Temp worker David Evans has been dreaming of Dr. Alun Kendrick ever since that one transcription job for him, because holy cats, that voice. Swoon. So when his agency offers him a position as Dr. Kendrick’s temporary office manager, David neglects to mention that he’s been permanently banished from offices. Because, forgiveness? Way easier than permission.
Alun Kendrick, former Queen’s Champion of Faerie’s Seelie Court, takes his job as a psychologist for Portland’s supernatural population extremely seriously. Secrecy is paramount: no non-supe can know of their existence. So when a gods-bedamned human shows up to replace his office manager, he intends to send the man packing. It shouldn’t be difficult—in the two hundred years since he was cursed, no human has ever failed to run screaming from his hideous face.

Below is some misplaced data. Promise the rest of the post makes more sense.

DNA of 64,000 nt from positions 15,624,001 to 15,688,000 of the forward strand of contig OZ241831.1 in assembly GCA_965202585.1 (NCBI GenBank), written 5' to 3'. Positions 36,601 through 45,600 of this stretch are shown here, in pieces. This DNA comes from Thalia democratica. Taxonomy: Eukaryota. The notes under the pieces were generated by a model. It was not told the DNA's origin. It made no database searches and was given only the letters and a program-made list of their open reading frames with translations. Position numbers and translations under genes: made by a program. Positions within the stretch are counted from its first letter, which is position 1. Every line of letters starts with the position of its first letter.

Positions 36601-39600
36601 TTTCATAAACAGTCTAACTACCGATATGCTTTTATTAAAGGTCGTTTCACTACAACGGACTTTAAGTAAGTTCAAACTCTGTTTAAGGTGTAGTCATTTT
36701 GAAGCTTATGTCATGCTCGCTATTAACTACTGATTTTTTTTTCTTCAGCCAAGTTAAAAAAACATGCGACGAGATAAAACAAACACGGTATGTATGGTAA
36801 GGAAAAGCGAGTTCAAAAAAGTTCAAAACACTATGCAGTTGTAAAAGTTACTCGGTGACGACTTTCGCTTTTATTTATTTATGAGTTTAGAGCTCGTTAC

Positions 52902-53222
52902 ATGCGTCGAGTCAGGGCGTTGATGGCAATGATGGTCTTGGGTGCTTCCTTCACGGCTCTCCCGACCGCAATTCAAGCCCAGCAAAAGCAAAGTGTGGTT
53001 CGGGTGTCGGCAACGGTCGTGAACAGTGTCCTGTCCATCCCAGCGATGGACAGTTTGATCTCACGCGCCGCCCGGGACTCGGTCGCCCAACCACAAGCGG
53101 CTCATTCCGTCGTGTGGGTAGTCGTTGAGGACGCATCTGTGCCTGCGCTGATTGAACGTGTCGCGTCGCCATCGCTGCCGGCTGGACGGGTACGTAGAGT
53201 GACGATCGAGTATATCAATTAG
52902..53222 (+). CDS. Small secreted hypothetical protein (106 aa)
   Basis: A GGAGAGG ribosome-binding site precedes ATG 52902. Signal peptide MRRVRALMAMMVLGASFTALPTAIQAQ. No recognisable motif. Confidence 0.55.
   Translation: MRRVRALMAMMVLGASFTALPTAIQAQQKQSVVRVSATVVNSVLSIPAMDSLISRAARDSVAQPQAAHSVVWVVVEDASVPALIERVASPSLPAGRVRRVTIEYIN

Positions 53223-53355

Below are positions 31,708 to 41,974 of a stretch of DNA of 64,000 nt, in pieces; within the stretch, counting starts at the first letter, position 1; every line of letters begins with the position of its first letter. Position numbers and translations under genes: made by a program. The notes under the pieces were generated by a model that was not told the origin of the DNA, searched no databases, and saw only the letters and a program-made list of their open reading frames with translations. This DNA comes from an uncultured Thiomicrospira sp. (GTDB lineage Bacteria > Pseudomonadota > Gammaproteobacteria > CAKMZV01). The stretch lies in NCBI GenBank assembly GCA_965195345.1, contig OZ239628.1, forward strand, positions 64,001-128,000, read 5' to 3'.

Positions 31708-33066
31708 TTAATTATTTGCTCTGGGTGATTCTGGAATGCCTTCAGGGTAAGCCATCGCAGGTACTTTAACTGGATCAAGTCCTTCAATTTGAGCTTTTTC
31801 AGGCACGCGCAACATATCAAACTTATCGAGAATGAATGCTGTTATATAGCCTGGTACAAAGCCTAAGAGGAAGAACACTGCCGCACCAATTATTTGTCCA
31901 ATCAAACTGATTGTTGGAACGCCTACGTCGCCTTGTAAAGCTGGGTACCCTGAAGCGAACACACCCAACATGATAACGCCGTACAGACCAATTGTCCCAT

But cheeky David isn’t intimidated, and despite himself, Alun is drawn to David in a way that can only spell disaster: when fae consort with humans, it never ends well. And if the human has secrets of his own? The disaster might be greater than either of them could ever imagine.
This book can be read on its own, or enjoyed as part of the Fae Out of Water series.
David Evans gets a temp job working for a psychologist who's secretly a counselor to the supernatural community in Russell's (Clickbait) lighthearted contemporary paranormal romance, first of a planned trilogy. Elves, vampires, and the like are real and need mental health practitioners, but David, placed in Dr. Alun Kendrick's office by mistake, doesn't know that magic exists. And it's against the law for Alun, who is actually an elf under a centuries-old curse of ugliness, to tell a human that magic exists at all. The romance between David and Alun is plausible, sweet, and deftly written, but Russell's plot winds up including so many elements faerie court politics, family drama on both sides, Alun's tragic backstory, and more that the book feels rushed and crammed with extraneous detail. Enjoyable characters have trouble making themselves heard through the tumult.